Monday, 3 August 2009

A true charity

Last week we received a sad reminder of what real charities do. The former footballer and football manager Sir Bobby Robson died at the age of 76 after having suffered from one type of cancer or another for more than fifteen years. During that period he set up the Sir Bobby Robson Foundation to fund research related to cancer and, in particular, to assist in clinical trials of new anti-cancer drugs and treatments.

The Sir Bobby Robson Foundation is funded by private and corporate donations, using Sir Bobby's name and reputation and those of many other figures from the world of football to persuade people and companies to part with their cash. This type of charity is the very epitome of what a charity should be. The work it funds could be funded out of taxation if someone in government chose to do so, as it is Sir Bobby decided he wanted to see more spent in the field so he went about raising money specifically for that purpose. Could other aspects of cancer research make a case for additional funding? Could other areas of medicine make a case? Of course the answer to both questions is that they could, but that is nothing to do with it because it was Sir Bobby's decision what should happen to the money raised in his name.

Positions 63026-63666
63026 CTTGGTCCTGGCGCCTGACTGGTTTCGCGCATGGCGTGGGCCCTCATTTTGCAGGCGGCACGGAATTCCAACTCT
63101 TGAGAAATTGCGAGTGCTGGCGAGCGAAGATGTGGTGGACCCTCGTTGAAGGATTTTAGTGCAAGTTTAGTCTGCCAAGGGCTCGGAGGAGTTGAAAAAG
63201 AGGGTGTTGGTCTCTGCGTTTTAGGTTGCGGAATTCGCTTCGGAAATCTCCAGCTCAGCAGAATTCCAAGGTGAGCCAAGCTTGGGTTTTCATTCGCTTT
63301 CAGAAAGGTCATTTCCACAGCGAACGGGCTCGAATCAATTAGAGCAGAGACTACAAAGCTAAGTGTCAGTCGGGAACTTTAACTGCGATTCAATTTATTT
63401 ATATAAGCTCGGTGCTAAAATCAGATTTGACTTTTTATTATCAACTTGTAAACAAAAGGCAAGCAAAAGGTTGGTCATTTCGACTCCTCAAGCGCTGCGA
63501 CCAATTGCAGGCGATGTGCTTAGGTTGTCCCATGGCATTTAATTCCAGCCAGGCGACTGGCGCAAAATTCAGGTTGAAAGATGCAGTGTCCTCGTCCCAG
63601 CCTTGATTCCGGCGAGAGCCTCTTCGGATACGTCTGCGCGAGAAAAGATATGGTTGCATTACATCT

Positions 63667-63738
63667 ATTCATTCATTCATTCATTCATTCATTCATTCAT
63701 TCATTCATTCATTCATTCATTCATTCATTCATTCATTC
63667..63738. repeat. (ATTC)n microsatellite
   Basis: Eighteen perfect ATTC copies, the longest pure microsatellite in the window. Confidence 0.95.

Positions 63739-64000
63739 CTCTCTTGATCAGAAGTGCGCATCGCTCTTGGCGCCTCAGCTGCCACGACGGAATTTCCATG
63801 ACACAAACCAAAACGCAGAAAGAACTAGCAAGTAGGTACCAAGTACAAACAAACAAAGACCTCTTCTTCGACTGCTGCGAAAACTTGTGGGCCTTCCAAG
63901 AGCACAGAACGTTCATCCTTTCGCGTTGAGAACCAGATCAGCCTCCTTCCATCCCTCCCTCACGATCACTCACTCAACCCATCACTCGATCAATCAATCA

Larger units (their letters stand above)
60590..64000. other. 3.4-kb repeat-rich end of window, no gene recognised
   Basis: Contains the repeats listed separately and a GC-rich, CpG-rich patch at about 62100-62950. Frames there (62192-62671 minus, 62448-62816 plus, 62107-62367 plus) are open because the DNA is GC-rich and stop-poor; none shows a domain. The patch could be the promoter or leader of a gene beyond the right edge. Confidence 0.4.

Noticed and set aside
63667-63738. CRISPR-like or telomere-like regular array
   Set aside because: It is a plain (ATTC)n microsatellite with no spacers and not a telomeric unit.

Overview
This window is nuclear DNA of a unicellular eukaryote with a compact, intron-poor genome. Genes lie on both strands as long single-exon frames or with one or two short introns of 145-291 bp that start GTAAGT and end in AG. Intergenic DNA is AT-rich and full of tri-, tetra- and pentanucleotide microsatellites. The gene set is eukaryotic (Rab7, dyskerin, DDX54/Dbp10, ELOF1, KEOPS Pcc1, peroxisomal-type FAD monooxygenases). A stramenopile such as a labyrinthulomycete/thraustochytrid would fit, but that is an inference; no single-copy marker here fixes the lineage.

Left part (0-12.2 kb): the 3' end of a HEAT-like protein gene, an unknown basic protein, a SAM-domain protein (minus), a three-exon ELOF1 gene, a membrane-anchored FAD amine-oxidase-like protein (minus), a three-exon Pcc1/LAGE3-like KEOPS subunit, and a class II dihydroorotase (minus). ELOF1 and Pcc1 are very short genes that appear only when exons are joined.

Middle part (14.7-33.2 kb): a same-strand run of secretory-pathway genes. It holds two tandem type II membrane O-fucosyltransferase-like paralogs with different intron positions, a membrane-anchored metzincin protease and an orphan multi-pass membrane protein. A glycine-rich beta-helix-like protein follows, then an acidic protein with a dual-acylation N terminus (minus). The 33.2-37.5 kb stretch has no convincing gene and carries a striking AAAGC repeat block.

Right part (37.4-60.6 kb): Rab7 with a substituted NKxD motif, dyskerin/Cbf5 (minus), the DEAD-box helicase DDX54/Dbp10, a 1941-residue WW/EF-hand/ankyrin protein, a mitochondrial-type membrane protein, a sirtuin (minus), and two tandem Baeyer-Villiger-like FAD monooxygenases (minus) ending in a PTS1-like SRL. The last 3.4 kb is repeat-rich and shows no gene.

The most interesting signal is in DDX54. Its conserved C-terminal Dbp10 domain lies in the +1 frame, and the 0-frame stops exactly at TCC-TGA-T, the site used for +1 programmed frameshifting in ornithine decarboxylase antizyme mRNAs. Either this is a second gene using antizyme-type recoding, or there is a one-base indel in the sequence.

It is reasonable to infer that those who have given to this charity would not have volunteered to pay additional tax in the same amount. Even if they had paid voluntary additional tax they would have had no say over where it went once it was in the hands of the Treasury. Instead they chose to delve into their post-tax income to fund a specific area of work regardless of whether the government considers it of sufficient priority to warrant additional money.

That is at the heart of true charities. They are about individual priorities rather than priorities laid down from on high. This reflects the position that has been taken consistently through time, until very recently. The law has not asked the question "is this organisation a charity"? Rather it has asked "is the purpose for which this organisation exists a charitable purpose"? The distinction is extremely important because it places the emphasis on the general purpose for which an organisation exists not on the specifics of how that organisation seeks to attain that purpose. The reason for this is that different people have different views of the benefit of certain types of activity which are considered by law to be charitable. Because charitable donation is an individual thing, reflecting the values of individual donors, the law does not claim to have better judgment than the individuals who make voluntary donations. Provided the general purpose of the donee falls within the established categories of charitable purposes, the wishes of individual donors are respected.